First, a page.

week, the Associated Press reported that, for some of Hong Kongs poorest residents, a small home is, quite literally, a
metal cage, for which they pay the equivalent of $167 a month. Leung Chun-ying, Hong Kongs chief executive, told the
AP, Cramped living space in cage homes, cubicle apartments and sub-divided flats has become the reluctant choice
for tens of thousands of Hong Kong people.
Its impossible to imagine living under such conditions, much less shelling out rent for it. The standards of what makes
a home habitable can vary widely, but whats humane stretches only to a point. (Billennium, a story written by J.G.
Ballard in 1962, carries this question to its dystopian end: the home becomes a cell.) In plotting out housing plans for
cities, though, we may wonder where to draw the line: how much space is ideal, how much can be spared? And how
much can we tolerate, for the sake of participating in that great big metropolitan world?
The micro-home set up at the museum will be constructed as part of New York Citys first micro-apartment building
(officially, anyway). Forty percent of the fifty-five unitsall between 250 and 370 square feetwill be offered as
affordable housing. The most eager renters will likely be young people with modest incomes, who dont mind the idea
of a pull-down bed, and who are enticed by the promise of a rooftop garden. Shared spaces like this are a key aspect
of micro-living, because they cut back on the square footage needed for so many private rooms. And when individual
space is limited, residents can become more intimately connected to the rest of their building. Given the constraints of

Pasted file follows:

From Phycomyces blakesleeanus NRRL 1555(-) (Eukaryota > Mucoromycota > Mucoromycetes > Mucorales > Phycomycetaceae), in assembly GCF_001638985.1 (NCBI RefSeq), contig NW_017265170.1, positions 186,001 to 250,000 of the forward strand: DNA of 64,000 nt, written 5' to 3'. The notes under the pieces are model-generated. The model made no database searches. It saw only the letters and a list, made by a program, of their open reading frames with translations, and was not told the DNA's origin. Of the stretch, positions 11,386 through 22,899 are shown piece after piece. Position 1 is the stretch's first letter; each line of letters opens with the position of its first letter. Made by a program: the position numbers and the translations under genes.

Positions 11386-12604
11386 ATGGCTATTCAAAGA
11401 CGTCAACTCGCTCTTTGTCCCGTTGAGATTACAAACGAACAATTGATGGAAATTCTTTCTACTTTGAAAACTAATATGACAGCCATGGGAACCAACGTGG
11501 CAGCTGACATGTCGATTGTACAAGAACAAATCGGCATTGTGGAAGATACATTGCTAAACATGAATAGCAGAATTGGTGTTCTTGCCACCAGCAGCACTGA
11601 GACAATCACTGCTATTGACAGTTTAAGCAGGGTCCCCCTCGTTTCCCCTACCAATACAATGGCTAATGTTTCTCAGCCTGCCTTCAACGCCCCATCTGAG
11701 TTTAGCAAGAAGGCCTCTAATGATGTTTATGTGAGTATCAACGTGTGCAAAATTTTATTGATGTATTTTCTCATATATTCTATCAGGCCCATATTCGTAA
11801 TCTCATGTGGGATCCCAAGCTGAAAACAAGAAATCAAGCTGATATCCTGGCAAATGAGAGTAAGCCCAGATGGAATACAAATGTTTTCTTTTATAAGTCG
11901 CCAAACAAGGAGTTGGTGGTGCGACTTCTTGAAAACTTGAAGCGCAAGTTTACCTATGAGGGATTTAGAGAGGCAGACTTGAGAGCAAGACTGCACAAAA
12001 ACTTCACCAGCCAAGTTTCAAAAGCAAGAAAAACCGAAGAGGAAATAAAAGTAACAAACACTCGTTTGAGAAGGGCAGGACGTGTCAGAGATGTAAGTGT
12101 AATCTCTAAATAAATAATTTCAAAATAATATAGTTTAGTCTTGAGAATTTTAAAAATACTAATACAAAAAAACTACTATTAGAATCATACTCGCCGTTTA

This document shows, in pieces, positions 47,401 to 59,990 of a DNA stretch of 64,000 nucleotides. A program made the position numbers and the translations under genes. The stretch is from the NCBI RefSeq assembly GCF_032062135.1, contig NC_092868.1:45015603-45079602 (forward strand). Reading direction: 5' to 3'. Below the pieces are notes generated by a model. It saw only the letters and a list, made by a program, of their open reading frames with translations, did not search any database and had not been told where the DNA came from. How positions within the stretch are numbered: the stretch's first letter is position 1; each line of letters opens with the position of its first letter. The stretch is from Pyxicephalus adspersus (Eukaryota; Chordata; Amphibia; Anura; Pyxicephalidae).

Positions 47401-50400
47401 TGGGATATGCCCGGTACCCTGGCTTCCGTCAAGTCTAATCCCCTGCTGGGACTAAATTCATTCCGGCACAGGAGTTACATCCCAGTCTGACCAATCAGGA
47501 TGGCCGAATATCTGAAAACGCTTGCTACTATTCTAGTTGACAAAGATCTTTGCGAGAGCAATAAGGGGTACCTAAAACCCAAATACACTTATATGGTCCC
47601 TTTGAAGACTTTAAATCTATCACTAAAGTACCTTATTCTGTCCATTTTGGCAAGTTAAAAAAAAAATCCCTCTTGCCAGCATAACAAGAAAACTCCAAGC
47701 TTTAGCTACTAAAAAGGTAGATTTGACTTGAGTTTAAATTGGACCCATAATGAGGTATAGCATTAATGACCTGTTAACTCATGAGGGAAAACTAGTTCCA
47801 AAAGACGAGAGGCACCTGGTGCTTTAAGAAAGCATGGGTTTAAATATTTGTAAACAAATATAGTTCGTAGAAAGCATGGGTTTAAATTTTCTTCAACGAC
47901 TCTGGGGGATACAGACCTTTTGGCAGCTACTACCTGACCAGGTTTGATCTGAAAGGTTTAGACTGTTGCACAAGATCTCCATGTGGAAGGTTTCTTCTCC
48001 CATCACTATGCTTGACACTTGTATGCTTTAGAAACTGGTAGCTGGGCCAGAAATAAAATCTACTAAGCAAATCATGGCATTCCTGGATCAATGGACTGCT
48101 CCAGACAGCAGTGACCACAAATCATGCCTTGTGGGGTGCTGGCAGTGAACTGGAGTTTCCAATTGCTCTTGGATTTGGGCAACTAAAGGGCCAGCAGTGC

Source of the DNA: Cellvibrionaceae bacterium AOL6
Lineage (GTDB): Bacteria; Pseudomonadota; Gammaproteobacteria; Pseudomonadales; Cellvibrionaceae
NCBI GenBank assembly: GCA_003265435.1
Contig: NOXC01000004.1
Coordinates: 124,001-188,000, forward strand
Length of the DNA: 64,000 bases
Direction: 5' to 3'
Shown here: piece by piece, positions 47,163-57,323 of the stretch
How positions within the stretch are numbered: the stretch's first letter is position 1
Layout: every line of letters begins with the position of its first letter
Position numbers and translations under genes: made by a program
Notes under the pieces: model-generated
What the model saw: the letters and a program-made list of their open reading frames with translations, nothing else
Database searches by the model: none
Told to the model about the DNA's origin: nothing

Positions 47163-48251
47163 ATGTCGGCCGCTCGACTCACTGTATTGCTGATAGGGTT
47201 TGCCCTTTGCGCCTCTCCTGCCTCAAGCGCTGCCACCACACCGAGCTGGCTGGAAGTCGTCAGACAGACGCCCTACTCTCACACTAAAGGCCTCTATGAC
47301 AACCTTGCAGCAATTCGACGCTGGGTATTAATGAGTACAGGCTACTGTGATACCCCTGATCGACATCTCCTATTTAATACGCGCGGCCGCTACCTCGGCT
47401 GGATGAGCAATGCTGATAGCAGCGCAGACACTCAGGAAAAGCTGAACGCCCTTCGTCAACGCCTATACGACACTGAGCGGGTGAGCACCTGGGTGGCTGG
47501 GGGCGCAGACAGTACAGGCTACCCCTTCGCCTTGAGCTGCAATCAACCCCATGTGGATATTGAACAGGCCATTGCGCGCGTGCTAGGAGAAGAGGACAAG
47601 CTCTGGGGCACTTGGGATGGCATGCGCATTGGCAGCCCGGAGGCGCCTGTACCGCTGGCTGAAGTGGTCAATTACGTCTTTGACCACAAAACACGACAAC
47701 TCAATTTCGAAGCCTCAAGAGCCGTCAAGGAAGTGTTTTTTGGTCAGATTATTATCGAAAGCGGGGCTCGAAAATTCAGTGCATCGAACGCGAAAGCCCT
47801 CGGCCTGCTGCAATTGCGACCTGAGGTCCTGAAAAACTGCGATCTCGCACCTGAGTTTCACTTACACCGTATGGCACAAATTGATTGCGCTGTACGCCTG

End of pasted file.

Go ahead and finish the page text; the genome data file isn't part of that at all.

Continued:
a tiny apartment, you take stock of your position among the company of neighbors.
A tiny apartment forces you out of it, squeezing you from your private quarters into public spaces. Which can be both
an attraction and a drawback of urban life: a city is not for shutting yourself in your apartment, no matter the size. A city
is where you retreat outside.



For many Americans, the McMansion and its supersized mortgage payments have lost their luster. At the same time, many
people are delaying marriage and living alone for longer periods of time. The shift has led the way for tiny homes with less
square footage and almost no wasted space, a phenomenon called micro apartments or micro units.
Micro units are catching on in Europe and Asia due to high population density, but stricter zoning laws have slowed their
spread across the United States. Some micro units are as small as 200 square feet, requiring a building variance from some
cities, since many have minimum square footage requirements for livable units.
Developers and groups like Citizens Housing & Planning Council, a New York nonprofit, work to support micro housing.
Single people comprise almost 30 percent of all households in the United States, according to Sarah Watson, deputy director
of the nonprofit. "We have been trying to promote smaller studios because there's so many single people and not enough
legal [housing] options for single adults," she says. Her organization is working with New York City Mayor Michael Bloomberg
to launch a pilot program on East 27th Street to test the idea of relaxing zoning laws and building smaller apartments.
The smaller units appeal to young, single professionals who want the convenience of living in a city and haven't accumulated
extra stuff (the popularity of e-books, online video streaming and digital music means they don't need space to store books,
movies or CDs anyway). In some cases, the micro units have built-in multipurpose furniture like a lofted bed since traditional